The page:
Working on a brand project can feel a lot like being back in school. You do your homework, you research, you drink coffee late into the evening. And just like graduating, there comes a crucial moment at the end of the journey where the agency hands off the assets. This hard-earned diploma might be a new visual identity, a new website, or even just a new logo. As far as the SOW is concerned, the “work” is over — but of course, this is where the real work begins: activation.
Sure, you may have a framed degree on the wall, but if you’re not taking active steps to bring those lessons to life, all you’re left with is student debt. So, how does a company truly activate its new design assets so that they become something useful?
We spoke with Senior Designer Robert Saywitz on the subject, and in his mind, you need to educate, activate, and accelerate.
“First things first, a general education of branding and design will lead to an appreciation of the process. Because of time constraints, many clients don’t understand the amount of work and thought that goes into creating something so simple. This misunderstanding can lead to conflict or mismanaged timetables down the line. One of my favorite quotes is from Charles Mingus. ‘Making the simple complicated is commonplace; making the complicated simple, awesomely simple, that’s creativity,’ he said.
A quick primer creates a shared understanding that leads to a stronger partnership. When both parties understand what’s happening, the dynamic changes from the mechanic who knows everything to a shared sense of involvement. In addition, it gives the client a framework for evaluating the work you create. It’s so easy to get hung up on terminology if you’re not familiar with things like wordmarks or typefaces.
When you take the time to equip your client with the right context, you empower them to take ownership and feel more invested in the brand. People can’t invest in the brand if they don’t understand it.”
“Often, a client isn’t exactly sure what they need. So, when the time comes to hand off the assets, they might request a super minimal brand guidelines document as the end deliverable. It’s only as you go through the design rounds together that they start to think critically about what they actually need. Suddenly, this simple PDF they requested starts to grow. You start to ask, ‘What would be the most meaningful way to bring this to life for each department?’ Maybe it’s sell sheets, marketing collateral, or even an entire microsite that serves as a brand hub with templates, assets, and explanations.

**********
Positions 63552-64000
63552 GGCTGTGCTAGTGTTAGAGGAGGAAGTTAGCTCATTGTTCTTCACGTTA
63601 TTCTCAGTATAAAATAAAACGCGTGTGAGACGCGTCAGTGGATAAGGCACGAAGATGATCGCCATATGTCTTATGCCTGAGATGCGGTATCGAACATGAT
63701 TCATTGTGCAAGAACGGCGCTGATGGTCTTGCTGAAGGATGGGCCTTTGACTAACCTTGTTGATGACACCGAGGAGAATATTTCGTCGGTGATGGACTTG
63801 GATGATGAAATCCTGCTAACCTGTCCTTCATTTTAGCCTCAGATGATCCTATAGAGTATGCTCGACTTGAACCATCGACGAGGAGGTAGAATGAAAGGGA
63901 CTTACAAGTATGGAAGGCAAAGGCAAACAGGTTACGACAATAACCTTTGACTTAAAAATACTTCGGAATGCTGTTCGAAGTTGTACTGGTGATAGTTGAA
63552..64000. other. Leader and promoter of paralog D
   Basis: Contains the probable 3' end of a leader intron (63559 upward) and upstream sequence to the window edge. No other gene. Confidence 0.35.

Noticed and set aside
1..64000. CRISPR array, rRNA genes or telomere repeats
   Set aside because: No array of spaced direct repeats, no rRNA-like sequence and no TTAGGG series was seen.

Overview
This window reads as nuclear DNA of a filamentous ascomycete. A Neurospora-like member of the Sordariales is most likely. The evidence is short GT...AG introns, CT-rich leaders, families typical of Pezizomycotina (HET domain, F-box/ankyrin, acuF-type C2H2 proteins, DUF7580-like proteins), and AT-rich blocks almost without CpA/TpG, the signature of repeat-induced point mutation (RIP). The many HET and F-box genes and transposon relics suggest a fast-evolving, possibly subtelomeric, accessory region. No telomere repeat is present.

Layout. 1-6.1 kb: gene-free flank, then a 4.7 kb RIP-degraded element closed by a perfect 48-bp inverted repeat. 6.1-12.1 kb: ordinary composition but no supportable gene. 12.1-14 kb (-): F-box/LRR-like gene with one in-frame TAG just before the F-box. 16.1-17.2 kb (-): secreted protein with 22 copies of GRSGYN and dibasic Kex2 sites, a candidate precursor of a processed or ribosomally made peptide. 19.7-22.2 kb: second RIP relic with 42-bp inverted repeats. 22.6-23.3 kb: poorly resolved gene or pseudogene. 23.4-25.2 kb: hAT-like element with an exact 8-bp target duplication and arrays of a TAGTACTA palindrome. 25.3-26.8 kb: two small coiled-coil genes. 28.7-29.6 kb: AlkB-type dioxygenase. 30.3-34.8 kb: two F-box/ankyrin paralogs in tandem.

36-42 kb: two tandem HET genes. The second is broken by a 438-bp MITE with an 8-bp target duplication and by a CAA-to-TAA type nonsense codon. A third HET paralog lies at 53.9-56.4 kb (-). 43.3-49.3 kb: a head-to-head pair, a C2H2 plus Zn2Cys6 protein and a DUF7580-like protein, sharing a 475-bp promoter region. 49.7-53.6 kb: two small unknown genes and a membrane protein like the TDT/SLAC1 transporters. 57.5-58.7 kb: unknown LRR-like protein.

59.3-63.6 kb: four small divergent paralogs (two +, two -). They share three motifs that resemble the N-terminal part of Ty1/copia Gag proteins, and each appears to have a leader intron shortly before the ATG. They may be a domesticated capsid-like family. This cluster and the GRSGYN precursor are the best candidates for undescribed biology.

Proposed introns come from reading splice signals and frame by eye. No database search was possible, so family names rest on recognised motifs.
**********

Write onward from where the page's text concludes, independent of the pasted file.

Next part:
At the end of the day, activation will only ever be as meaningful as you make it. Design assets can be a thing that sits untouched in a folder on a server, or valuable tools that solve real-world needs. The biggest mistake I see is when an agency rushes to hand everything over. Activation is not some tiny part of the pie, it’s a process that should permeate to all aspects of the brand. From brand guidelines to workshops to education sessions, there are many ways to activate your brand internally.”
“When everyone is educated and bringing the brand to life, things accelerate fast: design has the assets they need, sales understands the story, messaging is aligned and consistent with the aesthetic, everything is unified and connected. Your brand starts to work for you instead of the other way around.
As an example, my first experience with jetBlue incorporated this type of holistic design thinking. From the moment you walk into the terminal, you’re greeted by their specific color palette and clever messaging that guides you through the experience. Every interaction is purposeful and deliberate — the messaging on the walls, the napkin at the airport bar, the uniforms of the flight attendants and how they interact with you, the graphics on the actual plane — it’s all connected and telling a singular story. People are being walked through an experience with a level of care and detail that goes beyond mere functionality. It’s an end-to-end experience where design elevates the highest possible value of a brand. When it feels like a single hand crafted every touchpoint, people fall in love with your brand. A company is a complex thing, but peoples’ experience of the brand should be a simple, unified interaction.
When you’re firing on all cylinders, everything becomes a useful tool. Assets, guidelines, strategy, writing, the tone of voice, it all gets funneled together and draws people in. That’s why it’s so important not to bifurcate the process. You don’t want to simply hand off a document and say, “Hey, good luck.” Educate the key players, make them understand and fall in love with the story — so they are compelled to go tell it themselves.”
Emotive Brand is a brand strategy and design agency in San Francisco.